The influence of ethics and social responsibility on grocery shopping behaviour in the UK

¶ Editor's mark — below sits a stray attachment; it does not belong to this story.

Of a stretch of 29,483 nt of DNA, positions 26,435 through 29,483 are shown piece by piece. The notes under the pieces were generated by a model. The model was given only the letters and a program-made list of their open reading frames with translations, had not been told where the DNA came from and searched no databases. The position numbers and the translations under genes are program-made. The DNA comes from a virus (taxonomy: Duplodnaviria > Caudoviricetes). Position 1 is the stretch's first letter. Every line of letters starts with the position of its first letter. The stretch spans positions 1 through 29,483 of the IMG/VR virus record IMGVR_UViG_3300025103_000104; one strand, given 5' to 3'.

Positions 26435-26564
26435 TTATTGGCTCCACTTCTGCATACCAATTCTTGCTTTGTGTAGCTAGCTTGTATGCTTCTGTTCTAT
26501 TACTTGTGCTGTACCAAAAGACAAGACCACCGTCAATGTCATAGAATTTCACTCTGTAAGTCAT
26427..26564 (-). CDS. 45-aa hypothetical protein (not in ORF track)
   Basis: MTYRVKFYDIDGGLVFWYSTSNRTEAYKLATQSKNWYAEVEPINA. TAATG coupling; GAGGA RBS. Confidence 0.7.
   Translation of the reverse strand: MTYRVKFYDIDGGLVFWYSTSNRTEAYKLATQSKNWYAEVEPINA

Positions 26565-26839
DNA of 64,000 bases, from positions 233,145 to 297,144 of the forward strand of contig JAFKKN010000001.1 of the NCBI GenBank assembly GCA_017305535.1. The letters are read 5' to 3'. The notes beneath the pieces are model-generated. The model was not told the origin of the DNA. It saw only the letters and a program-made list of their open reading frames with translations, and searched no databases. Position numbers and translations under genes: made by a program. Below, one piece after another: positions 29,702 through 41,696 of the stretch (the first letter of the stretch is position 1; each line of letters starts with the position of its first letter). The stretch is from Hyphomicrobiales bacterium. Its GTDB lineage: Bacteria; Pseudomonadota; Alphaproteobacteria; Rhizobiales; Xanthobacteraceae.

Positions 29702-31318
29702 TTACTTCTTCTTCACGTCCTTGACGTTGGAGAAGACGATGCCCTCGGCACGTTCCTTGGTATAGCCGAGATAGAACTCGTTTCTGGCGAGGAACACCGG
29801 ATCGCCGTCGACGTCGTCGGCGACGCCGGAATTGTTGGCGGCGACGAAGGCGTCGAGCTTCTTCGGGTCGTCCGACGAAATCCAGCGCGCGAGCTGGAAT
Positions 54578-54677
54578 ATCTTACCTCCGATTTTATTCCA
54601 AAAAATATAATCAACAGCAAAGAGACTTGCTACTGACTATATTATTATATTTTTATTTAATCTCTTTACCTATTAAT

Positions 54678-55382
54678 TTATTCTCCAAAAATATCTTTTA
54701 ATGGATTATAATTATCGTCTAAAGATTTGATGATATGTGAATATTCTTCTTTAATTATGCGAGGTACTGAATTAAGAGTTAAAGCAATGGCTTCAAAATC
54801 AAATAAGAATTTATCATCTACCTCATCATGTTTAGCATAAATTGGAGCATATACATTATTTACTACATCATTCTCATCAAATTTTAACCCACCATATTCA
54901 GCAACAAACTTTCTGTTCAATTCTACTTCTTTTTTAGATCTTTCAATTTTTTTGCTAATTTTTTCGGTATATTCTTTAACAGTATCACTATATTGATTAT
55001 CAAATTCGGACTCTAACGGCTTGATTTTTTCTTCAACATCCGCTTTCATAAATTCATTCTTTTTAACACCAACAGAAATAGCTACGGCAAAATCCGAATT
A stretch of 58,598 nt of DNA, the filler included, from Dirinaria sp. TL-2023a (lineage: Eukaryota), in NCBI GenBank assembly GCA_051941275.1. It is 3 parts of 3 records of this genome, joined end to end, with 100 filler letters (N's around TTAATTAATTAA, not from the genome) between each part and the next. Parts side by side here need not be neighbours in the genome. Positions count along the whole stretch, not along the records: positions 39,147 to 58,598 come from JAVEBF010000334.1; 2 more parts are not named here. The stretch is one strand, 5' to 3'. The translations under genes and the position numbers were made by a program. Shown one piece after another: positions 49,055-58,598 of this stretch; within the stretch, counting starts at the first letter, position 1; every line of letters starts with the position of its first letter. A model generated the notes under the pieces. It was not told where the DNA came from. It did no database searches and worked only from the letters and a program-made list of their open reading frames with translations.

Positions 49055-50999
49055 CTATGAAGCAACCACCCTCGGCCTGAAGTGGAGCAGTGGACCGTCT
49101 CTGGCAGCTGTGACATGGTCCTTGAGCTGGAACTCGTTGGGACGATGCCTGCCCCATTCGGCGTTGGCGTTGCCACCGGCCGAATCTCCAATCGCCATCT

Consumption as an aspect of most people's lives in affluent societies is widely acknowledged as having become increasingly important (Newholm, 2005). We consume more, and consume more often, than previous generations (Durning, 1992) meaning the actions we make and the decisions we take have greater impact than ever before on the world we inhabit. For many their involvement with consumption goes beyond the act of purchase (Ollman, 1998) to include complex ethical dimensions. The relationship between ethics and social responsibility (E&SR) and consumption choices has received growing attention over recent years, resulting in the topic of 'sustainable consumption' becoming a central focus for national and international policy (Jackson, 2005). Yet a review of the pertinent literature in the fields of E&SR, consumer behaviour and shopping motives uncovers the limitations of existing E&SR research in relation to grocery shopping activities. What E&SR factors influence consumers' grocery shopping choice decisions and behaviour? How important are they when compared to traditional store image and product attribute criteria? How do attitudes influence E&SR grocery consumption? Who are the E&SR buyer types and how may they be differentiated and segmented? This thesis sets out to address these questions and comprises the results of, and reflections on, an investigation into grocery shopping behaviour in the South West of England. It consists of three stages: a literature review; a series of exploratory focus group interviews; and a confirmatory quantitative study. Content, factor, multiple regression and cluster analysis find: shopping motivations vary according to two facts 1) the shopping consideration (store to patronise, product to purchase), and 2) the shopping occasion (main shop, top-up shop); differences occur in the importance of E&SR issues and traditional elements of store image/product attribute depending on the shopping activity; attitudes, perceived behavioural control and ethical obligation are linked to E&SR behaviour with differences in the importance of E&SR concerns meaning that E&SR shoppers are not a homogenous group. Results enable a preliminary typology of E&SR grocery shopping concerns to be derived and a range of E&SR consumer types to be proposed. This insight offers a far more complex market that has hitherto been recognised. Motivating E&SR behaviour is far from straight forward due to dissonance occurring in decision-making as consumers try to balance traditional retail aspects with their E&SR beliefs, so finding themselves 'locked in' to non-E&SR behaviours; in spite of their best intentions. In these circumstances strategies are required to make it easy for consumers to behave in an E&SR manner: ensuring access to information that aids and encourages pro-E&SR behaviour, highlighting non-financial E&SR behaviours, and for Government to exemplify the desired changes through their own policies and practices.